April 15, 1806
Meriwether Lewis

... purchase some horses of the Indians; ... the natives were unwilling to barter, ... continued up it about four miles to another village of the same nation with whom we remained last night. here we halted and informed the natives of our wish to purchase horses; the[y] produced us several for sale but would not take the articles which we had in exchange for them. they wanted an instrument which the Northwest traders call an eye-dag (a sort of war hatchet) which we had not.

... procured two dogs of them and departed.

April 15, 1806
Patrick Gass

The morning was fair. The Commanding Officers attempted to purchase some horses, but could not agree with the Indians on the price; se we proceeded on about 4 miles to another village, at the mouth of the Catarack river. Here we got some Shap-e-leel, a kind of bread the natives make of roots, and bake in the sun; and which is strong and palatable. Here another trial was made to get some horses, but without success; and we again proceeded on; passed a place where there was a village in good order last fall when we went down; but has been lately torn down, and again erected at a short distance from the old ground where it formerly stood. The reason of this removeal I cannot conjecture, unless to avoid the fleas, which are more numerous in this country than any insects I ever saw.

About three o'clock in the afternoon we came to Rock Camp, where we stayed two days as we went down. some hunters went out in the evening and killed a deer.

April 15, 1806
John Ordway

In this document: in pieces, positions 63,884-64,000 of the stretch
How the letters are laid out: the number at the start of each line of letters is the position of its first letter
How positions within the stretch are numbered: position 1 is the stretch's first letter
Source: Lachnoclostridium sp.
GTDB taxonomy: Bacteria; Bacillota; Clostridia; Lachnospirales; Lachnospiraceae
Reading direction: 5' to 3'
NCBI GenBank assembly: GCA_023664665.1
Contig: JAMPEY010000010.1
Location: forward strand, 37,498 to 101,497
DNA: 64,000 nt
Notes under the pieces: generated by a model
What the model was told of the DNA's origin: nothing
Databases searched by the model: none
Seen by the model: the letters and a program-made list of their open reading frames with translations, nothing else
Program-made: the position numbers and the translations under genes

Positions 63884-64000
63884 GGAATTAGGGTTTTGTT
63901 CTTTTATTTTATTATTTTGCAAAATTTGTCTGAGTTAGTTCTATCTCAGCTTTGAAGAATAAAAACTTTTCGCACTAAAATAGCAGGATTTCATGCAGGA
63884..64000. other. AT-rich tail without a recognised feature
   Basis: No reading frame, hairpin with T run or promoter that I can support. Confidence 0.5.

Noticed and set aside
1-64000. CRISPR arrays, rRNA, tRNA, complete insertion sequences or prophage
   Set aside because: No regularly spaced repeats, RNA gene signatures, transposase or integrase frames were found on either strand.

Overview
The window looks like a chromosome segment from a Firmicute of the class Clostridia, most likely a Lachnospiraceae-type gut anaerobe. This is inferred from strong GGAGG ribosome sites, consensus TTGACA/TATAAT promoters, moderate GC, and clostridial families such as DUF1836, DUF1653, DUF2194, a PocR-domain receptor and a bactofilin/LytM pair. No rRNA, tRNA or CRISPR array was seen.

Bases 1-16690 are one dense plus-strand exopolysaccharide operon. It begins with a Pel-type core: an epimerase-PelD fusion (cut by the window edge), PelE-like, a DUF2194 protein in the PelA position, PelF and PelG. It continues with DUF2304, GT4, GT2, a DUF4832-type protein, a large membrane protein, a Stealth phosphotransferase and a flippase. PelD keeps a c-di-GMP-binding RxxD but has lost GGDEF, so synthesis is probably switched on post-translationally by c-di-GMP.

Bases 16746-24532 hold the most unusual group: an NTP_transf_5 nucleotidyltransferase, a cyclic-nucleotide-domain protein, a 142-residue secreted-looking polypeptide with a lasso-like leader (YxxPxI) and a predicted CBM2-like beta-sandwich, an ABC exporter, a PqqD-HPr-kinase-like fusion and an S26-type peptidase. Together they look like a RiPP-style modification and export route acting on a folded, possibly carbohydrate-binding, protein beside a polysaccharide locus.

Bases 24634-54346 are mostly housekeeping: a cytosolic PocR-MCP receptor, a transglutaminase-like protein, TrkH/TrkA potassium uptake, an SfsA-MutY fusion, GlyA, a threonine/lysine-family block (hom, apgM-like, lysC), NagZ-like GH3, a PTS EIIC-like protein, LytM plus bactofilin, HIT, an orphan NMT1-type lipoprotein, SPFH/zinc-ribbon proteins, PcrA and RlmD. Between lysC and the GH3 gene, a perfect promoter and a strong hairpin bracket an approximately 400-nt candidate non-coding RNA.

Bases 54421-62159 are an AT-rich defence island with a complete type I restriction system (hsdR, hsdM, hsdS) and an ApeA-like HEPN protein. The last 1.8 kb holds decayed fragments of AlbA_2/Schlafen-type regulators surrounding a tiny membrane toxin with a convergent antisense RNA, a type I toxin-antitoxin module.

a clear pleasant morning.  we delayed untill after breakfast for to See if the natives would Sell us any horses but they did not incline to Sell any without beeds which we have not go So we departed. Capt. Lewis & Clark went on a small gigh Island [The Corp's Sepulcher Island, now Lower Memaloose Island] to see a large burying ground  they Saw Seven large Sepulchers made of wood in a Square form and by appearence is nearly a hundred persons piled in one on another with their robes Sowed round them, and all their heads down the River.  we proceed. from thence to a village at the mouth of the [blank] River [Klickitat River] on the N. Side where we halted expecting to purchase Some horses as the natives have a number at this place, but they wanted beeds also and Sign to us that they hunt and go to wa[r] with their horses &C.  we purchased only one dog, and proceed. on  passed several more Small villages along the North Side.  about 3 P.M. we crossed over to the South Side and arived at rock Camp where we Camped on the 25th & 26th of Oct. last.  we went up the creek little above and Camped [Fort Rock camp of October 25-28, 1805] under high clift of rocks in order to lay here tomorrow & See if any horses can be purchased  about the narrows or falls the plains are green & pleasant  Saw a number of horses feeding in it which are in good order as they have been wintered below in the narrow bottoms where the rushes abound &C.   we are Camped where has been an ancient large village  only the cellers now to be Seen. George Drewyer killed a deer this evening.  a number of the natives visited us &C--